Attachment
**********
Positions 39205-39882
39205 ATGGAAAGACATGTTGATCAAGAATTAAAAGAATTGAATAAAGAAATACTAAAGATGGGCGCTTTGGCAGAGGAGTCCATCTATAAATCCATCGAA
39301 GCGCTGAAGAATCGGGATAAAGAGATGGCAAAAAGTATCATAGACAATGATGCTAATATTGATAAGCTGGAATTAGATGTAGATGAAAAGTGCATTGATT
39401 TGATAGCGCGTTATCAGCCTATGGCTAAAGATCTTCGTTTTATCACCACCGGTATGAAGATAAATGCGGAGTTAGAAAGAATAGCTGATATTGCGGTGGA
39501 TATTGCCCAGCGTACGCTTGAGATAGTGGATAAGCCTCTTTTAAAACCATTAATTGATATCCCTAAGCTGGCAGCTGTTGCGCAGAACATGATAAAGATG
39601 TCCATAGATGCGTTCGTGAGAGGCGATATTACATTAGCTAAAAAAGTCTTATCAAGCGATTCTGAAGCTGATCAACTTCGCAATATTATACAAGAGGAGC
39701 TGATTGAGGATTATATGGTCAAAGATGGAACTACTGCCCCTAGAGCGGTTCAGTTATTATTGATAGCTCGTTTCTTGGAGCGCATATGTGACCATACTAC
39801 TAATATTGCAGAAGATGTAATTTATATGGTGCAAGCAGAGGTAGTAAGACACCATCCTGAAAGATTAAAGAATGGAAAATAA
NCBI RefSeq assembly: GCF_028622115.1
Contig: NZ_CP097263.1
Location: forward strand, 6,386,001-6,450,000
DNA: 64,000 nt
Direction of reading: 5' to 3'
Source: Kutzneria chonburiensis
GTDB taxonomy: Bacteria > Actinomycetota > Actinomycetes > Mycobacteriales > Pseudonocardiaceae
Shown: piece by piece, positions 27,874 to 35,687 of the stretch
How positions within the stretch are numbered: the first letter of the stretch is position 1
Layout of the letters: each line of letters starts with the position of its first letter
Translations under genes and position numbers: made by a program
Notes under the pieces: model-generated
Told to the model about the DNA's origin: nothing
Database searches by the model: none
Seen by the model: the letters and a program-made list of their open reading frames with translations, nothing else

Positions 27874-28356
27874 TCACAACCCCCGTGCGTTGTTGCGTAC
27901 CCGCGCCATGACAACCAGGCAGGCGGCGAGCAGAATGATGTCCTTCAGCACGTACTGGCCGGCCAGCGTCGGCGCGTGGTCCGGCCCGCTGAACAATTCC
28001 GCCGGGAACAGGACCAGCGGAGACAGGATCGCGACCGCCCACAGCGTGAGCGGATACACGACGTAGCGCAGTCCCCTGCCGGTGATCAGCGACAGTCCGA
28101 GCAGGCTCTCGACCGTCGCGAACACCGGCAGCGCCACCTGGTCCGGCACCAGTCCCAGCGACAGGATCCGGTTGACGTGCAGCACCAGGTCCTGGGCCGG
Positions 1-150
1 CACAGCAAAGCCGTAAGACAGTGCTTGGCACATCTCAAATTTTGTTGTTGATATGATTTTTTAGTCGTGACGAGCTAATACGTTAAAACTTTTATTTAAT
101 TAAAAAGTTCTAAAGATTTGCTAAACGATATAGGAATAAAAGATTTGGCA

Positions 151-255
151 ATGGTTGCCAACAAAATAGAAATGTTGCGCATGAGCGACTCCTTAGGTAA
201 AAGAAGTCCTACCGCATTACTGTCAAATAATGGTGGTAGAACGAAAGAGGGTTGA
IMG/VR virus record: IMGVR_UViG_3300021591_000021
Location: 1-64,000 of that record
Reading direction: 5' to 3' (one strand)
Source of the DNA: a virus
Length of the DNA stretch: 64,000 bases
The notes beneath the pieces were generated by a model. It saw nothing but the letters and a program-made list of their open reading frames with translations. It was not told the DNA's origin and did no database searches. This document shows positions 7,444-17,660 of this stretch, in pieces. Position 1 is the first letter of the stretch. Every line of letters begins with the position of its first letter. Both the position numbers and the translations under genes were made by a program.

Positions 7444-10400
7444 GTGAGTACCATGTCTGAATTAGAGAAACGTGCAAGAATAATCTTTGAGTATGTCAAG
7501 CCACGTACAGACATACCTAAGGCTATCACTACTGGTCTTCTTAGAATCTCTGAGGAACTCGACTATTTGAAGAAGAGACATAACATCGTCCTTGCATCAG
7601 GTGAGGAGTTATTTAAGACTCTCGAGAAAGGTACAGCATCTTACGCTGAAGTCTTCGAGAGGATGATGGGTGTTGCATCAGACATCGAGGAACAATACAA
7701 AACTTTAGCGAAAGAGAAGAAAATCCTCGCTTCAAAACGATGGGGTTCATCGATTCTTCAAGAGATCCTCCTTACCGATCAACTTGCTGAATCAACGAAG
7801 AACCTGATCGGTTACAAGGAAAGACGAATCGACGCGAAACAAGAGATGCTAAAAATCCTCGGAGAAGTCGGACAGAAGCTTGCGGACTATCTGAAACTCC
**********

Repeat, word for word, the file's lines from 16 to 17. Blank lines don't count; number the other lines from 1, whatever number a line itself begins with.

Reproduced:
Shown: piece by piece, positions 27,874 to 35,687 of the stretch
How positions within the stretch are numbered: the first letter of the stretch is position 1